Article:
It's not just Chris vs Chris on Covid-19 management but the rightful restoration of Bishop to shadow leader of the House means these two frenemies will work together more on parliamentary matters. Bishop's targets in Government are broadening to Andrew Little with the spread of Covid and the management of patients at home falling under Health.
Shane Reti vs Andrew Little
Unlike most people associated with the Judith Collins era, Reti enhanced his reputation, having been elevated to the front bench, the health portfolio, the deputy's job and acting leader for a week. He also went back to work as a front line doctor, dispensing vaccines in Northland. He is no political firebrand, like Little, but has developed a quiet authority about him. In mental health, Little will continue to face the effective Matt Doocey who has leaped from No. 20 to No 8.
Louise Upston vs Carmel Sepuloni
The most enduring of the head-to-head contests between National and Labour, these two seasoned operators will continue to face off as they have for four years already on social welfare. The positive thing is that their contest is increasingly one of ideas, rather than personal barbs. It means one of the most important ministers gets a very experienced member opposite her. As well, Upston gets to mark Ardern on child poverty reduction.
Erica Stanford vs Chris Hipkins
Stanford could shake Hipkins out of his comfort zone in education with him having held the portfolio for four years, even if he is somewhat distracted by Covid-19. If she takes the same approach she did in Immigration, she will be firmly focused on what consumers (parents) want, rather than the teachers. She shares the portfolio with first-termer Penny Simmonds who has tertiary education and early childhood education.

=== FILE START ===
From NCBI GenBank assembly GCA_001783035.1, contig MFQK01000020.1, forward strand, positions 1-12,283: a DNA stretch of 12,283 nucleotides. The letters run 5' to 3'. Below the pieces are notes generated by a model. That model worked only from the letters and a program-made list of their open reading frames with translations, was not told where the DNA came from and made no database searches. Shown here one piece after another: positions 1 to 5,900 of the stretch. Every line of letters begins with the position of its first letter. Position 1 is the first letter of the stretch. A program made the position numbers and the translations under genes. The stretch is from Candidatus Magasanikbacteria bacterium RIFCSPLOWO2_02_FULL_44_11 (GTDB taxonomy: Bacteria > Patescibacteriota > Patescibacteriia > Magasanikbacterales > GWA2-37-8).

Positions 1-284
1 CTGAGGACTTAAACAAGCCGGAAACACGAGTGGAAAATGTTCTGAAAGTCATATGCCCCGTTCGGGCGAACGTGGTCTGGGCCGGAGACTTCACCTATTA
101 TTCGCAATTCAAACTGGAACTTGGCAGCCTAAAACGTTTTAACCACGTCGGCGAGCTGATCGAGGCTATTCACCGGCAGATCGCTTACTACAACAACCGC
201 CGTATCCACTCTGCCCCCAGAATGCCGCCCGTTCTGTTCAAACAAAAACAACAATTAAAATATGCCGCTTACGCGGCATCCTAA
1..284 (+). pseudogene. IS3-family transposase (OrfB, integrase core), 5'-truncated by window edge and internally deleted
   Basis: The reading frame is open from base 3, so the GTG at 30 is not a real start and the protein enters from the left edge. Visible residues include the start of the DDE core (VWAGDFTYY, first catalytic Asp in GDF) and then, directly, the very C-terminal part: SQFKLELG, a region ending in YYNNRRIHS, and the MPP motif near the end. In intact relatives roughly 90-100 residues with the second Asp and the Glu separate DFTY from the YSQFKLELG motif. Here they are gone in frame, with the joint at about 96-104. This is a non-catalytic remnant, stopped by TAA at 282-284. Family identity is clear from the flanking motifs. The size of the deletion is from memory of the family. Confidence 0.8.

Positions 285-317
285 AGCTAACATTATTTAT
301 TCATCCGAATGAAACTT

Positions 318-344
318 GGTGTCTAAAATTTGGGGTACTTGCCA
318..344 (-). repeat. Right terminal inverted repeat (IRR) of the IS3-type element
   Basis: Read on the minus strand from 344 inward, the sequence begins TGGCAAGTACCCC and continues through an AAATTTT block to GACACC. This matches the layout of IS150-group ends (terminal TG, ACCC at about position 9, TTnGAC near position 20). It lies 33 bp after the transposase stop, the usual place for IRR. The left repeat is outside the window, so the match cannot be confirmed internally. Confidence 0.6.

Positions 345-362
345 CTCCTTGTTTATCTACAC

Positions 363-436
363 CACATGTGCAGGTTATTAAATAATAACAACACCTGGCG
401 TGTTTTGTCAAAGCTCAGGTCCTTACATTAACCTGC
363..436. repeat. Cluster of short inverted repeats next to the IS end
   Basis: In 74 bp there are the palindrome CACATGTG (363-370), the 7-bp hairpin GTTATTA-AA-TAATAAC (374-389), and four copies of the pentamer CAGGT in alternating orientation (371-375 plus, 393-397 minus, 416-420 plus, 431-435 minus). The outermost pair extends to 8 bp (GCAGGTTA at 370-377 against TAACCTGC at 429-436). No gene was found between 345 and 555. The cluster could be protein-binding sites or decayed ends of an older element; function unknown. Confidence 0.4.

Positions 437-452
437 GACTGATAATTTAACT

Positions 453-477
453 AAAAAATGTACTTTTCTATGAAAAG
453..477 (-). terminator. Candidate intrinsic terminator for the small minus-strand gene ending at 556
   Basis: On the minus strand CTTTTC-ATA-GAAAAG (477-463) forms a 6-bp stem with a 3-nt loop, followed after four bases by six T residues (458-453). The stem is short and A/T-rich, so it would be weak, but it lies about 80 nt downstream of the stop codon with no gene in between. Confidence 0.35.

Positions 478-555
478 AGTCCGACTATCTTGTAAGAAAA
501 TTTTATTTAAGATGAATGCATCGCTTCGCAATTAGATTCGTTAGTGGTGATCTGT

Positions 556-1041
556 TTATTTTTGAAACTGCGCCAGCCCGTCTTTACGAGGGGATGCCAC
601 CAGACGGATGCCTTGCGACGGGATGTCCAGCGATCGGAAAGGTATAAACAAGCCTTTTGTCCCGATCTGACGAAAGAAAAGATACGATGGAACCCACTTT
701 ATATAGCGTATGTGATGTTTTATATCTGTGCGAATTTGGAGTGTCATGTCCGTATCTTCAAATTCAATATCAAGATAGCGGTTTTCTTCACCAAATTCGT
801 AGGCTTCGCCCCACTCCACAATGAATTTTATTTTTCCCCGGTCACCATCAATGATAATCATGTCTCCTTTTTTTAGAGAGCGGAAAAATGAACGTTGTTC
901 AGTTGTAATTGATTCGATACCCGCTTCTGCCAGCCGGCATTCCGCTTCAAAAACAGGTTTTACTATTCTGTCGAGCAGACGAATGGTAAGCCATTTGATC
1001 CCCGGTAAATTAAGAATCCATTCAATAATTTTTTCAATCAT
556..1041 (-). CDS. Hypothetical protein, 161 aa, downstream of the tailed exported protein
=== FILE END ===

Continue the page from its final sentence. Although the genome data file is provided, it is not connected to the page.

Simeon Brown vs Michael Wood
Brown should be able to make political capital out of the transport portfolio which has eluded it this term. It's the fifth time the portfolio has changed hands since National has been in Opposition and hopefully it stays put with Brown, an Auckland MP. The big issues in the short term will be Wood's imminent decisions around light rail to the airport and the massive cost associated with it and a second harbour crossing.
Barbara Kuriger vs Damien O'Connor
Kuriger has held agriculture for only a matter of months since getting it in Judith Collins' last reshuffle but has jumped up rankings from No 14 to No 10 under Luxon. She will need to work closely with Scott Simpson on climate change policy and methane emissions. A big part of her contest will be competing with Act to win back rural support.
Scott Simpson vs James Shaw
Climate change is likely to be the least abrasive head to head of the new match-ups, with Simpson replacing Stuart Smith. Simpson's appointment is a greater nod to bipartisanship than Smith's represented under Judith Collins. It is a signal to the rump of the climate sceptics in National that they had better get on board or find another party.
Paul Goldsmith vs Kris Faafoi
Justice is a better fit for Goldsmith than education because it is more suited to his analytical style and at a time when Faafoi's star is fading. The big issues will be what to do with existing prisoners serving three strikes offences, and hate speech laws. Goldsmith has also been given the coveted portfolio of workplace relations and will be up against rising star Michael Wood on the reintroduction of national awards, also known as fair pay agreements.
Mark Mitchell vs Poto Williams
Surprisingly, Mitchell, a former cop, has never been police spokesman before but there has never been a better time for a National MP to have it. Law and order issues present themselves on a daily basis with gang membership and violence on the increase and a weak minister opposite. Big shoes to fill after Simeon Brown did so much with it. But Mitchell may have to toughen up and lose the big softie image.